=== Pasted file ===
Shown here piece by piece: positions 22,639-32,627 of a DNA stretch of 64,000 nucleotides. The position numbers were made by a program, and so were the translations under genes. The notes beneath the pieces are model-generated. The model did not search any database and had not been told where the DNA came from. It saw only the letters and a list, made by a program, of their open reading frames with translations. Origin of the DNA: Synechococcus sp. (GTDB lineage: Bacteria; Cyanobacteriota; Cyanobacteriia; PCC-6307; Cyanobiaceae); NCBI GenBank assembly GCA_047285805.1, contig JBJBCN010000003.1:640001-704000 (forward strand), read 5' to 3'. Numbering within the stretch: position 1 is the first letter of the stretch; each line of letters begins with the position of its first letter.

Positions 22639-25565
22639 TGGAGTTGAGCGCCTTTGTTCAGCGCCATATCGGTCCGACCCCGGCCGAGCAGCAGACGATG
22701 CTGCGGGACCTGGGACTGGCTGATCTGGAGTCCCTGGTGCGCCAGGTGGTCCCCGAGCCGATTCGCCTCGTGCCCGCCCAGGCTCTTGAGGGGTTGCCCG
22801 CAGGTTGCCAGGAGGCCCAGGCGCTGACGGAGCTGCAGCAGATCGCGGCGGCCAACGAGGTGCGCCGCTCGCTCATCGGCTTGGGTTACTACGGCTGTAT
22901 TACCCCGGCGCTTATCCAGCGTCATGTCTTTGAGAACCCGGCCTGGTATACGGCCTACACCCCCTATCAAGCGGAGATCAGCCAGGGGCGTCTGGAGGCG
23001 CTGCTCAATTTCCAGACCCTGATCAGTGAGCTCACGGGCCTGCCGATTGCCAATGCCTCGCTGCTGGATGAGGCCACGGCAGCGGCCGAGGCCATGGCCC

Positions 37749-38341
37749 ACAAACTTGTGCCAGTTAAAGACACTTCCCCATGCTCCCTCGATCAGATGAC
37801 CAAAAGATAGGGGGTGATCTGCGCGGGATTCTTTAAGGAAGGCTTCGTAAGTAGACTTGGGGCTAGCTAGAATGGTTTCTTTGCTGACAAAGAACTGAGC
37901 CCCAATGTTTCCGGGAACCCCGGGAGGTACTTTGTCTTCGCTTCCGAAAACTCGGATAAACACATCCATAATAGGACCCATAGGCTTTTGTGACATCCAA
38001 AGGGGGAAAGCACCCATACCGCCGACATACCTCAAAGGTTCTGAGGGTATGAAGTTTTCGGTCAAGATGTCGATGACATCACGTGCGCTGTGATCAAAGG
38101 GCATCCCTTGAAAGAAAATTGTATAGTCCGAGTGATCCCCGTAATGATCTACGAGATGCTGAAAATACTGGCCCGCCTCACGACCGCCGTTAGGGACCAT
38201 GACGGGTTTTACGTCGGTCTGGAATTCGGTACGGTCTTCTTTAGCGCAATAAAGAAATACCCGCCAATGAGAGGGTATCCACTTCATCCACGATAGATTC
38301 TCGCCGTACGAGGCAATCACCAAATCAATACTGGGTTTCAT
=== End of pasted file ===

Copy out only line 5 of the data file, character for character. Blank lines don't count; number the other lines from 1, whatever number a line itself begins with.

22801 CAGGTTGCCAGGAGGCCCAGGCGCTGACGGAGCTGCAGCAGATCGCGGCGGCCAACGAGGTGCGCCGCTCGCTCATCGGCTTGGGTTACTACGGCTGTAT